The Brooklyn Nets came out on top Wednesday night, as the NBA announced the luxury tax line will be set at $84.7 million for the 2015-16 season, giving them more wiggle room than initially projected.
Nets general manager Billy King has said that the team would like to avoid paying the tax. While it's going to be difficult, it certainly becomes a little bit more feasible now.
The Nets currently have approximately $95.3 million committed to 12 players with guaranteed contracts: Joe Johnson ($24.9 million), Deron Williams ($21 million), Brook Lopez ($19.7 million*), Thaddeus Young ($11.3 million), Jarrett Jack ($6.3 million), Bojan Bogdanovic ($3.4 million), Steve Blake ($2.2 million), Sergey Karasev ($1.6 million), Shane Larkin ($1.5 million) Rondae Hollis-Jefferson ($1.3 million), Chris McCullough ($1.1 million) and Thomas Robinson ($1 million).
Earl Clark ($1.1 million), Markel Brown ($0.8 million), Cory Jefferson ($800,000) and Ryan Boatright ($500,000) all have non-guaranteed deals. Mirza Teletovic ($4.2 million qualifying offer) is a restricted free agent.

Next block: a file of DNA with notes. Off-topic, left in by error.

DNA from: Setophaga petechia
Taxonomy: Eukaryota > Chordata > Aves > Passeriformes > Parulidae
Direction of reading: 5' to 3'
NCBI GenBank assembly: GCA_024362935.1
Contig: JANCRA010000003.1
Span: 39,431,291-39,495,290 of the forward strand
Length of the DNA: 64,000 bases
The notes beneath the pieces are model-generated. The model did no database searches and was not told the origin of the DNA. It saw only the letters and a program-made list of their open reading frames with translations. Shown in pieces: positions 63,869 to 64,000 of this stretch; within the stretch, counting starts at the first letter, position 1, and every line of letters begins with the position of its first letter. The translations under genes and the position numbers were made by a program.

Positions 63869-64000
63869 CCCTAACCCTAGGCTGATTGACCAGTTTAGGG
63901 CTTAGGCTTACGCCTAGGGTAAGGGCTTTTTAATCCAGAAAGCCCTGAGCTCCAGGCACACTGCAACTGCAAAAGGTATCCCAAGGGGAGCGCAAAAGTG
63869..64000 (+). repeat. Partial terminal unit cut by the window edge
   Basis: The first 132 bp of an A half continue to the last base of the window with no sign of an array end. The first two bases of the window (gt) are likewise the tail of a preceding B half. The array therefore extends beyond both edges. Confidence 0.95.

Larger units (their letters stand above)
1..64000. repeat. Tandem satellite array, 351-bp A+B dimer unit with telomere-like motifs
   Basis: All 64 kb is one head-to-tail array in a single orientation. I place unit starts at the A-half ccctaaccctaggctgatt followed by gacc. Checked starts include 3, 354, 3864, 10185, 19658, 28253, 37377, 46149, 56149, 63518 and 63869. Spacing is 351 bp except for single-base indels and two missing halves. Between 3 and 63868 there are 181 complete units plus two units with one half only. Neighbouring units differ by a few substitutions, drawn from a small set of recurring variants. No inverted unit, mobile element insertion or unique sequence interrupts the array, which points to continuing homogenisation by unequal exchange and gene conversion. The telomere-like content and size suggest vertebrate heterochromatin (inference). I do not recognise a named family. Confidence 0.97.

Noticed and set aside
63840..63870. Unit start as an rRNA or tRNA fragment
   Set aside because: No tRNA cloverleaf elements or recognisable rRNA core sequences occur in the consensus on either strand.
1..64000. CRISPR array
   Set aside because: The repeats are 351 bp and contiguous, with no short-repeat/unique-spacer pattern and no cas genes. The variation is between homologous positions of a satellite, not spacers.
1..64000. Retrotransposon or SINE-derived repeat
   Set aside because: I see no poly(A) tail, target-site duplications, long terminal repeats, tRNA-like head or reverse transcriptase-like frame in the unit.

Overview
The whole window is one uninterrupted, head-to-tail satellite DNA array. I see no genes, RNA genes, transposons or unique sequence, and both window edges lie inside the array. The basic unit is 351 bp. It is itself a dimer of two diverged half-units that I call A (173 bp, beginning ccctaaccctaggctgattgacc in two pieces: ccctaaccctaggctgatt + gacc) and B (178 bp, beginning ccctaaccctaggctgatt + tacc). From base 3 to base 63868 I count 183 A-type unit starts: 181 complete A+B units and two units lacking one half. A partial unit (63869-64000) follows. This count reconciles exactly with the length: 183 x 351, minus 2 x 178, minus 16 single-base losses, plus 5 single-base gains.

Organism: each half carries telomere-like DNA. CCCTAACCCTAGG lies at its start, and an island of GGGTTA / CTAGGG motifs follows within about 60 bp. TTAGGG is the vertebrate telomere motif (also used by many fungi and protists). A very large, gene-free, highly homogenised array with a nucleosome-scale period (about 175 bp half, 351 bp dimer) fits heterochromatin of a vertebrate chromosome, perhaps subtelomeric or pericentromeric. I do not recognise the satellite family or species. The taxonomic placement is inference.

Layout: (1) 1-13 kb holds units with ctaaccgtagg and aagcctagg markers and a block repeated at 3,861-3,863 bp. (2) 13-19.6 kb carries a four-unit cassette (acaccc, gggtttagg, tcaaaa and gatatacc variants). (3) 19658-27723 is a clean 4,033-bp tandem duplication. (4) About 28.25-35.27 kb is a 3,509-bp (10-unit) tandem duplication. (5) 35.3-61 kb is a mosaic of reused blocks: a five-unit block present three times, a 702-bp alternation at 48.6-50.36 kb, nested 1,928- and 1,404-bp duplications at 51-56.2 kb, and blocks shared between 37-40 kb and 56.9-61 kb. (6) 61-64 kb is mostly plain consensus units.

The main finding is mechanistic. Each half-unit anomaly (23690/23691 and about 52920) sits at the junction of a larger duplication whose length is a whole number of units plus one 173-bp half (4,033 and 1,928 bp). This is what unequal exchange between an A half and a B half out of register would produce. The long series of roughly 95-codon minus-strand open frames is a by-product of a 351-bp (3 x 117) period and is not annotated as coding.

The Nets must eventually get down to the maximum of 15 players under contract by the start of the season, but for now they can have up to 20. As you can see, there is still work to be done.
The possibility of trading Johnson and Williams exists as a way to save money and create future financial flexibility. And the Nets have too many point guards, lack perimeter shooting and could use more depth up front. But they currently only have part of the taxpayer mini mid-level exception and the veteran's minimum with which to add players.
As we've written, avoiding the repeater tax with a roster that may or may not make the playoffs in the Eastern Conference makes a lot of sense. At the same time, the franchise must also weigh the potential embarrassment that would come if the Nets missed the postseason and the Boston Celtics obtained a high lottery pick in the draft as a result. The Celtics own Brooklyn's unprotected 2016 first-rounder as a result of the Paul Pierce-Kevin Garnett trade from 2013.
• Lopez's max deal should now be for three years and about $63.7 million based on the cap increase. With a 7.5 percent increases, Year 1 should be $19.7 million as previous noted, Year 2 should be $21.2 million and Year 3 should be $22.8 million.